To improve the cybersecurity of medical devices a Cooperative Research and Development Agreement Program (CRADA) has been announced. The deal between the US Department for Veteran Affairs (VA) and Underwriters Laboratories (UL) is intended to deliver new cybersecurity standards and certification.
The US Federal Technology Transfer Act of 1986 established CRADA. The goal was to create teams to solve technological and industrial problems for the good of the US. It is a surprise therefore that it has taken this long for a CRADA deal for medical devices.
Anura Fernando, UL Principal Engineer for Medical Software & Systems Interoperability said: “Working together with the VA, we will contribute to industry-wide situational awareness of both medical device vulnerabilities and threats. We believe that this project will positively impact the direction that manufacturers take in improving the overall security posture of medical cyber assets.”
What is the threat against?
There are two groups of devices here; those that sit outside the body and those that embedded into the patient. In both cases, healthcare equipment manufacturers are increasingly using wireless systems to control devices. Wireless increases the portability of devices enabling them to be moved around hospitals and carried by patients. The concern is that hackers can take advantage of these systems to attack devices to either deny people access to treatment or kill them.
One of the big challenges for medical devices is that they can have a long lifecycle. Many of the devices used in hospitals and implanted into patients have little to no cybersecurity. Even where there is cybersecurity it is weak. This is because it was designed when the threat landscape was very limited.
Ransomware already a major problem in healthcare
Healthcare operators are already facing a sustained cybersecurity attack from ransomware and medical fraud. By locking the data, ransomware forces healthcare providers to pay up to prevent risks to patients. There is a wider danger here. The attacks that deploying ransomware could also attack other hardware such as robots in operating theatres or medical scanning machines.
Medical fraud is a much larger problem for healthcare providers. Criminals purchase stolen data including private medical insurance numbers and then bill for non existent treatment and drugs. Those drugs are then sold on to third-parties providing cash for the criminals.
Is this a real threat or scaremongering?
So far there is no documented cases where anyone has been killed due to a medical device being hacked. This does not mean that they cannot neither does it mean that all reports are scaremongering. There are two important medical device hacks that demonstrate this issue is very real.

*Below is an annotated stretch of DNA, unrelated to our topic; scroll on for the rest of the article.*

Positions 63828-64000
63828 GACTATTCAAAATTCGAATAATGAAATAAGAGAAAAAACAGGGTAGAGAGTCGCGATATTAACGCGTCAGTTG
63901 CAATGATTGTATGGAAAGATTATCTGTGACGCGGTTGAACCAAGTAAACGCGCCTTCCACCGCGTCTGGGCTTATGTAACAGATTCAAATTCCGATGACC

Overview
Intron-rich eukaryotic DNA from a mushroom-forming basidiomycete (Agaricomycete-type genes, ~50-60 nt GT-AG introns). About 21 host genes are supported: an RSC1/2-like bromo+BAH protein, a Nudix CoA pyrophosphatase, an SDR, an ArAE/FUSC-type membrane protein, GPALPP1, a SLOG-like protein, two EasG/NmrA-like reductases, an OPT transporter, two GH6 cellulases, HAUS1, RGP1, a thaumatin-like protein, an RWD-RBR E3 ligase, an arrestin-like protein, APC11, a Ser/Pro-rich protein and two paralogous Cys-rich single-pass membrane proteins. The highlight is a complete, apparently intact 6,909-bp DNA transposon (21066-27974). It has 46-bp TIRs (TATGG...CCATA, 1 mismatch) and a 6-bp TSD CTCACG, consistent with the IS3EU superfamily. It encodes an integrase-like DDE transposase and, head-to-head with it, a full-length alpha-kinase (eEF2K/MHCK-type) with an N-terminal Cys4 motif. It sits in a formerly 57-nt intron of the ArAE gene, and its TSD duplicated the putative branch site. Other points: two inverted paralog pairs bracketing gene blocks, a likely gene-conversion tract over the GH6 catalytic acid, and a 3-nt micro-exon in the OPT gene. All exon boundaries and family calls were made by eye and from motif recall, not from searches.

Jay Radcliffe is a security researcher that hacked his own insulin pump in 2011. Despite initial negative reaction to his disclosure, Radcliffe did succeed in getting the manufacturer to add more security. The manufacturer concerned then reported said: “It may take years for updated pumps to hit the market” and that the risk is “extremely low.”
Motherboard reported that students from the University of South Alabama hacked a pacemaker. In the article Mike Jacobs, Director of the Simulations Program at the University of South Alabama said: “The simulator had a pacemaker so we could speed the heart rate up, we could slow it down. If it had a defibrillator, which most do, we could have shocked it repeatedly. If it was the intent, we could definitely cause harm to the patient. It’s not just a pacemaker, we could do it with an insulin pump, a number of things that would cause life-threatening injuries or death.”
Building on the UL 2900 series of standards
The press release claims this deal is based on the UL Cybersecurity Assurance Program (CAP) announced in April and based on the UL 2900 series of standards. These provide a number of frameworks and tests for network-connectable products. It is difficult to know how long it will be before we see the first certifications based on this deal.
There are several other questions that need to be asked. For example, what devices will be tested? Will the tests be mandatory for new devices? Will the tests apply to older devices? Will the VA replace devices that fail the tests? Will it establish a program to help raise awareness of risks in those with affected devices? Will the VA publish a list of devices that have failed tests?
This is a significant move forward for the healthcare industry and can only result in a positive outcome for patients. It is also an approach that the automotive industry, which seems wilfully blind to the risks cybersecurity, could follow. This is, however, just part of a much larger problem, security for the Internet of Things and connected devices.